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Weeklies on hurdles to Sweden’s NATO membership

September 25th, 2023

Critics of the government furiously condemn Fidesz for repeatedly bringing up new reasons for delaying the vote on Sweden’s bid to join NATO. A pro-government analyst believes that the misgivings of the government side are well-founded.

In Magyar Hang, Szabolcs Szerető accuses the government of ‘playing with other countries’ security’ by postponing the vote on Sweden’s accession to NATO for at least the third time. He goes so far as to condemn that attitude as ‘political gangsterism’. Consistent criticism by Swedish leaders towards Prime Minister Orbán’s illiberal politics, he argues, is not seen in the Atlantic alliance as sufficient reason to hinder Sweden’s accession. As a result, he writes, the Hungarian government is considered in high-ranking NATO circles as an unreliable partner.

In an even angrier column in Heti Világgazdaság, Árpád W. Tóta doesn’t ‘buy’ the explanation that Fidesz MPs are too offended by Swedish criticism of the state of democracy in Hungary to put the issue of Sweden’s NATO membership on the agenda. One real motive, he writes, could be to blackmail Sweden into supporting Hungary in convincing the European Commission to release the various funds destined to Hungary which have been suspended over rule of law concerns. He prefers a different explanation – namely that the Hungarian government is simply acting as a ‘Russian agent’. There are no procedures in place to evict Hungary from NATO, Tóta writes, but he is convinced that in the end, Sweden will become a NATO member and Hungary will be sidelined, one way or another.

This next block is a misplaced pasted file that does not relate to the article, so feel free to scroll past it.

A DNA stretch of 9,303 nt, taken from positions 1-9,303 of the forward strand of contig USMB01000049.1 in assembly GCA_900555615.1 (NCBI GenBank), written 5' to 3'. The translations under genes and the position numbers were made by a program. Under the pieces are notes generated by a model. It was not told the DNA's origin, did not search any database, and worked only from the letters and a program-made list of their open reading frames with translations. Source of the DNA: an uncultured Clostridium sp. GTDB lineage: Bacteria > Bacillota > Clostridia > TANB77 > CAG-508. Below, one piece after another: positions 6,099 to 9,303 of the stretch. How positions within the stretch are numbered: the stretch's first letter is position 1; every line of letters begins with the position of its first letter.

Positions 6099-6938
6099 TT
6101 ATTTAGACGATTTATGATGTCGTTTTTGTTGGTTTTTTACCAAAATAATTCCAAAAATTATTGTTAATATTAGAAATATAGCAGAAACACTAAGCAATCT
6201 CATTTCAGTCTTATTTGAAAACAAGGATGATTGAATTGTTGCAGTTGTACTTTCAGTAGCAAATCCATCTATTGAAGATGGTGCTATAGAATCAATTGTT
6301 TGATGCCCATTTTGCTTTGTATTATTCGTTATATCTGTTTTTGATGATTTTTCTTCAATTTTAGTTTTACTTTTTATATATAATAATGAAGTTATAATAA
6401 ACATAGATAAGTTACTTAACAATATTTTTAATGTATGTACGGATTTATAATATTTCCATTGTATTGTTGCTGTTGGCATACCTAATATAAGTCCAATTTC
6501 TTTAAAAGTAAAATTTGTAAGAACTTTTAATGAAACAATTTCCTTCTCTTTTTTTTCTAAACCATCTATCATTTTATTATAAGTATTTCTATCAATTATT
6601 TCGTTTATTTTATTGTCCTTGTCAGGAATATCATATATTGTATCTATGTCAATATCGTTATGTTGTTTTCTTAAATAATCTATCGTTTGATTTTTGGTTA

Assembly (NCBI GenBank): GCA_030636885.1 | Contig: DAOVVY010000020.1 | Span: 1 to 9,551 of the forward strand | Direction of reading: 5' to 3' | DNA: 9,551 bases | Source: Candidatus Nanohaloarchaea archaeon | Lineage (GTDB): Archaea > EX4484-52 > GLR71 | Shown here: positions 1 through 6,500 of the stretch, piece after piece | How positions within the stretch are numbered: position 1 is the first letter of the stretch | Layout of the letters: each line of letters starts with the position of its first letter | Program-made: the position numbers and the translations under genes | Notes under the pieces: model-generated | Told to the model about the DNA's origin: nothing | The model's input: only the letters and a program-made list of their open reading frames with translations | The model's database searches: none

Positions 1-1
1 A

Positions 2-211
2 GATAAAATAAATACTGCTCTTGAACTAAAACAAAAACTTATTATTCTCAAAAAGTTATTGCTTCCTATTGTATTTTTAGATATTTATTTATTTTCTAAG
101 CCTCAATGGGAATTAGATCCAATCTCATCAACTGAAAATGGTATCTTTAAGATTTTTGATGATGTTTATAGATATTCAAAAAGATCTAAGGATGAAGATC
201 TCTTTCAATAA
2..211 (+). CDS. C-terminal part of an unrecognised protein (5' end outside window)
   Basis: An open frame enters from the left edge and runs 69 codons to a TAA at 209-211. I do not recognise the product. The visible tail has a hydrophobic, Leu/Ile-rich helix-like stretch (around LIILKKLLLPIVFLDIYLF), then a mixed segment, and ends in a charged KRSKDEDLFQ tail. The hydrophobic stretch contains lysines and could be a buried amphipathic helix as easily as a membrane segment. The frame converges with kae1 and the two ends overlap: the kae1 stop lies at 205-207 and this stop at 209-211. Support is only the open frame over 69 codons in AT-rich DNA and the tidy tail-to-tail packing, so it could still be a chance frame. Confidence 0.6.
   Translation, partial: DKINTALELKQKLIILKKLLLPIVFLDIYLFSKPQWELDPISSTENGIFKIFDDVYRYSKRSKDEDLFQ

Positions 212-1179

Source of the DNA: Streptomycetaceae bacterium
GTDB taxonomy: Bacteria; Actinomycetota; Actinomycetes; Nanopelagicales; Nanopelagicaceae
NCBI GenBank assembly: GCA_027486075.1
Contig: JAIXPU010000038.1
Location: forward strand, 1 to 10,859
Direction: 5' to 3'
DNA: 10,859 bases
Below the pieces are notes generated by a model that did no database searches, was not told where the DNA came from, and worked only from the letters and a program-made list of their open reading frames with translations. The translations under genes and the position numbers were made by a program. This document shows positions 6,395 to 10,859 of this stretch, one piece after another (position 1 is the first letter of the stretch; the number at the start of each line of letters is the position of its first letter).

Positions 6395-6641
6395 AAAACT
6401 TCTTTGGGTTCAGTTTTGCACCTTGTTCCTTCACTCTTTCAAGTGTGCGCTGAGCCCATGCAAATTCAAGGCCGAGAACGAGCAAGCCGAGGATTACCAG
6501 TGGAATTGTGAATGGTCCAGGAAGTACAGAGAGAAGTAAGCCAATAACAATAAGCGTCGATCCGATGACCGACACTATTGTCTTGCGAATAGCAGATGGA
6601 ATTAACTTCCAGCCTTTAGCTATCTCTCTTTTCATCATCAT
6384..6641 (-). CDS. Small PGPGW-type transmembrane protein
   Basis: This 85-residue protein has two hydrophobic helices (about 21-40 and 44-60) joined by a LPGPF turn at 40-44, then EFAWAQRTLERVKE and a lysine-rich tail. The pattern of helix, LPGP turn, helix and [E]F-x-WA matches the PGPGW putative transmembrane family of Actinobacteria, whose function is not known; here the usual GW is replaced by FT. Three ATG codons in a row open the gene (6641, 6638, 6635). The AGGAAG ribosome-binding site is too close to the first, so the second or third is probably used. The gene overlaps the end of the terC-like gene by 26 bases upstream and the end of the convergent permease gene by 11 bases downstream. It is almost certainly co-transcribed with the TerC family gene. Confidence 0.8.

In a first page editorial, Magyar Narancs partly disagrees with that interpretation. The editors believe in fact that the Hungarian government is just following Turkey’s approach to Sweden. Earlier this summer, they write, it looked like Turkey would soon give Sweden the green light to join NATO. At that time, Hungarian government circles predicted that Parliament would ratify Sweden’s accession in October. Meanwhile however, Turkey has told the United States that it will only lift its opposition to Sweden’s NATO membership after its purchase of F-16 fighter bombers is authorised by the US Senate. This is why, the liberal weekly suspects, the Hungarian government sought and found a new stumbling block to Sweden’s NATO membership in an educational video meant for schoolchildren in which Hungary is described as a country where democracy is backsliding.

In Demokrata, by contrast, Mariann Őry describes the video produced by a Swedish public television channel as an extremely serious matter. Hungary, she writes, has been threatened with sanctions and suspension of funds it is entitled to for the past eight years, in what she sees as an attempt to discourage member countries from rebellious attitudes. This time however, an unbalanced report on Hungary was aimed at influencing the thinking of schoolchildren which Őry considers particularly revolting. She agrees with leading Hungarian officials who ask how, under such circumstances, Sweden can expect Hungarian MPs to ratify Sweden’s accession to NATO.

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